Dawbies in Africa


05 Nov 2012


This past week has been an unusual one. The school teachers of Namibia called an immediate strike for higher wages & the strike is now into its sixth day! Like most workers in this country, teacher’s wages are quite poor compared to many of their contemporaries around the world. The strike was sudden & comes only a few weeks before the students end of year exams.

The strike has had a profound effect upon the After School Program. Why would students come to the After School Program when the usual School Program is just not happening? Many of the students have gone into early holiday mode, which is unfortunate. Instead of the usual 100 young people turning up each afternoon, we have only been averaging around 20.

On one afternoon, I (Mike), set myself up in one of the classrooms with a stack of reading books scattered around adjoining chairs. I love to read & I thought that some of the children might like to come & read also. Surely this could fill in 15 to 20 minutes of what could be a long afternoon. Two & a half hours later I was exhausted & ready to call it quits. The usual volunteer / child ratio does not allow much individual tuition, however one of the advantages of the teachers’ strike has been some great one-on-one opportunities.

Slowly but surely one or two of the children (all girls from Grades 2 to 4) would come in, pick up a book, wander over next to me & ask if they could read it. The books came if all shapes & sizes. Many were large & colourful. Stories about fat cats, stories about going to school, stories about family life, stories from the Bible, stories from Dr Seuss & stories about animals. They would pick up the books, make a tentative start, gain in confidence & turn the page in excitement to see what was going to happen next. What joy it was to see their interest in reading & to find out that the scary white man from Australia was not all that scary at all. He would actually sit & listen as he heard the stories read (sometimes over & over & over again).

Some of the girls were good readers & some were not. Some of the Grade 2 girls were better readers than those in Grade 4. At the end of the day it didn’t matter. What did matter was that they were willing to have a go & practice reading in English out loud. On occasions they would get suck on a word & need a little prompting.  A word here & a nudge there got them through to the next page. As one of the girls was nearing the end of her second or third book & beginning to get restless, another one or two would wander into the room & the whole process would start all over again. Can I read you a book Sir?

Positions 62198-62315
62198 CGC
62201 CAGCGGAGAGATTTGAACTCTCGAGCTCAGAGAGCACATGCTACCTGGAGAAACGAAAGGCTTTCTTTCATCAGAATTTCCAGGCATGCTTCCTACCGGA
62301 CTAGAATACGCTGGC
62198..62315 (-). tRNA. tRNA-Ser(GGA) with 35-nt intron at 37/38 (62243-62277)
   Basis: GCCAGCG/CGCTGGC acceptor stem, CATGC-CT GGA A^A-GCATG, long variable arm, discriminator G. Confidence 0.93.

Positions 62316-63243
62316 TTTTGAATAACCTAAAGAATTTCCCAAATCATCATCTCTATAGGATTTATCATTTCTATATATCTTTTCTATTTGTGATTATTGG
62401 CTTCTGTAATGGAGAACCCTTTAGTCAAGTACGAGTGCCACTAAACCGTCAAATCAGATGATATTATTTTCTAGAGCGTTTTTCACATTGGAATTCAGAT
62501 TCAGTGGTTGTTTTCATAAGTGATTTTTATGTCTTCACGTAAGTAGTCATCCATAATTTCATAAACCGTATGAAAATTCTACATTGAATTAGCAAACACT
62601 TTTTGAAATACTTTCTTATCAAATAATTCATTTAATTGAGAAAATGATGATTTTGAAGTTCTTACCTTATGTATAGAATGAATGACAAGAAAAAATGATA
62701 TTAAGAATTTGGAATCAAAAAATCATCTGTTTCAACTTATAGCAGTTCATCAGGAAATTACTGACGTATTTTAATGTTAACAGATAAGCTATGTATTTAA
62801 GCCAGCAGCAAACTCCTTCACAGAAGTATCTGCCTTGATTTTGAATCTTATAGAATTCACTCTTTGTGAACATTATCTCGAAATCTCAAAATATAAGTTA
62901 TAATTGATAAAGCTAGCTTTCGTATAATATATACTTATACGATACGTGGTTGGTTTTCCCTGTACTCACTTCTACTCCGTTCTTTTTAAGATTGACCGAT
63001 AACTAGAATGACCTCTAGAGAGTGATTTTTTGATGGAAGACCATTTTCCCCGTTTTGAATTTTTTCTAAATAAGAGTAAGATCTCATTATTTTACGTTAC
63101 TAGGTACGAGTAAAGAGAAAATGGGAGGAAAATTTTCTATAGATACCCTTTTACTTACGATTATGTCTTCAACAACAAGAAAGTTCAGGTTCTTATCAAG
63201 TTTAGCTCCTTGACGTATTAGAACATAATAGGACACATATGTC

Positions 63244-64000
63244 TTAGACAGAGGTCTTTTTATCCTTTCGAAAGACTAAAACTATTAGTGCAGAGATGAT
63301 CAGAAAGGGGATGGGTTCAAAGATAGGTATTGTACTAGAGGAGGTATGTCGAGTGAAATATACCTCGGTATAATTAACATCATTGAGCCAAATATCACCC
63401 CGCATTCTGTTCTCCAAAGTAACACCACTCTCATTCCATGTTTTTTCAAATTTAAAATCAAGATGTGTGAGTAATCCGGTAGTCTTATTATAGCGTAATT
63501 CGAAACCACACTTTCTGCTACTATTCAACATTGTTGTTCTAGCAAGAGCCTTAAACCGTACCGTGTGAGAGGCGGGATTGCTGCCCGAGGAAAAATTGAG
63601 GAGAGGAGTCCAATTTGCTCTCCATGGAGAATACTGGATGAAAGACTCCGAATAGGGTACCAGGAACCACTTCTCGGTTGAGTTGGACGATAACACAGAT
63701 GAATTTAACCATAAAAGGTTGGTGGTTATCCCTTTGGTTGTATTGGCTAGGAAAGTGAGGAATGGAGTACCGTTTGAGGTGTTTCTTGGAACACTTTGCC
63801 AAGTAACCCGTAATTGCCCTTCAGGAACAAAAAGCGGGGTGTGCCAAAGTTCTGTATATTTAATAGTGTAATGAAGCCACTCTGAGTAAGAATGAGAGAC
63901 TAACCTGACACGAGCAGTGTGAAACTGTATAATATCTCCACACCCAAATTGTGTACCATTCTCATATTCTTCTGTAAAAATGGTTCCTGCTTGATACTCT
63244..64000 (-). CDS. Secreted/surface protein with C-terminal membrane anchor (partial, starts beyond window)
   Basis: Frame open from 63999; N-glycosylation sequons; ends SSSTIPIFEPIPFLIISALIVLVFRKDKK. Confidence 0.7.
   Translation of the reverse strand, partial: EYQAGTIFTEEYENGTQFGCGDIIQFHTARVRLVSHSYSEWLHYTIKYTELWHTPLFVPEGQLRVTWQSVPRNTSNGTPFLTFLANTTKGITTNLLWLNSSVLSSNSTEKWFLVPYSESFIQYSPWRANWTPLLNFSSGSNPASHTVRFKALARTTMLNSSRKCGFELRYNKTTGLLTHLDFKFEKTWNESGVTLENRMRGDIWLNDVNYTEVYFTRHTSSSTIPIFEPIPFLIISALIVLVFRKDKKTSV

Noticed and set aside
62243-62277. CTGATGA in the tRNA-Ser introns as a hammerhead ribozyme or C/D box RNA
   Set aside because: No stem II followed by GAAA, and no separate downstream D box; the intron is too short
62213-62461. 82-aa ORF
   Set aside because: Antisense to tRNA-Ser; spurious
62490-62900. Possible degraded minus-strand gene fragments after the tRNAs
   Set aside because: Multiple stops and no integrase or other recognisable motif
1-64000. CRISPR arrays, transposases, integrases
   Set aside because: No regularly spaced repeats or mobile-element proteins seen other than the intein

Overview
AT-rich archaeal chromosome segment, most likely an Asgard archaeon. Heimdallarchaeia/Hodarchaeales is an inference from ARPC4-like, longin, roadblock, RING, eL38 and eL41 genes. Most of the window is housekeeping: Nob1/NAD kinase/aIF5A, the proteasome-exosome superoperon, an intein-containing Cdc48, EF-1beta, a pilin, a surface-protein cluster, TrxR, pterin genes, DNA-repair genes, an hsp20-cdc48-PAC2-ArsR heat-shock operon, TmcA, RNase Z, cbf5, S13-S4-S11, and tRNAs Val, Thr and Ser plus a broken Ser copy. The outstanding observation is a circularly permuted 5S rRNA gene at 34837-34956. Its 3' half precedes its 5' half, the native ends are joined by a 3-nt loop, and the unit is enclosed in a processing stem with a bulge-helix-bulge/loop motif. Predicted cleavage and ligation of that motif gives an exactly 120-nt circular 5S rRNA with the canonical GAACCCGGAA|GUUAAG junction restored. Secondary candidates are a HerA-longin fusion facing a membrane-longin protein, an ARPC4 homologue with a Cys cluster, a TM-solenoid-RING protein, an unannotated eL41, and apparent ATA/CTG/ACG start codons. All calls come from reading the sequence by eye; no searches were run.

What a simple joy & privilege it was to sit & listen to Namibian girls read. I have been thinking about how different their lives will be in comparison to their Mothers & Grandmothers, many of whom may not have received an education at all due to poverty, living in a rural community or war. Whilst many of these girls live in difficult circumstances, thank God that they live in times of peace & have the opportunity to have an education.

The quantum leap over the past decade in regard to computers, cell phones & the internet will have a profound effect on how these girls grow up & take their place in Namibian society. Their Mothers & Grandmothers may have grown up on the farm in a society of order, respect & defined expectations. These girls however will grow up quite differently & have many opportunities their elders did not. Mind you, their expectations, dreams & goals will probably end up well below their counterparts in Australia because we live in a very unequal world.

Many of the students at the After School Program want to grow up to be doctors, lawyers, teachers, nurses etc & by God’s grace let’s hope they do. Let’s pray that their love of reading story books will become a love of reading in general which will catapult them into University & beyond. Lets pray that in generations to come Namibia will no longer be a developing nation, but a developed nation with a good standard of living, low unemployment & sound wages.

On Wednesday we showed the DVD “The Lion, the Witch & the Wardrobe”. We had around 25 children & leaders watching the movie which none had seen before. They were amazed at what they were seeing & it held their attention for the full two hours. I think the leaders enjoyed it just as much as the kids! We explained the Christian undertones & they seemed to understand the analogy between Christ dying on the Cross & rising again, & what they saw happen to Aslan.

The week finished off with Bible devotion & chorus singing. No need for musical accompaniment in Africa! The children know the songs & they are always keen to sing (& sing & sing). The choruses “Here I am to Worship”, & “There’s no one like Jesus” are always popular. Uncertain how much longer the Teacher’s strike will go on for, however the smaller numbers do provide some unique opportunities.        

Some of the budding readers!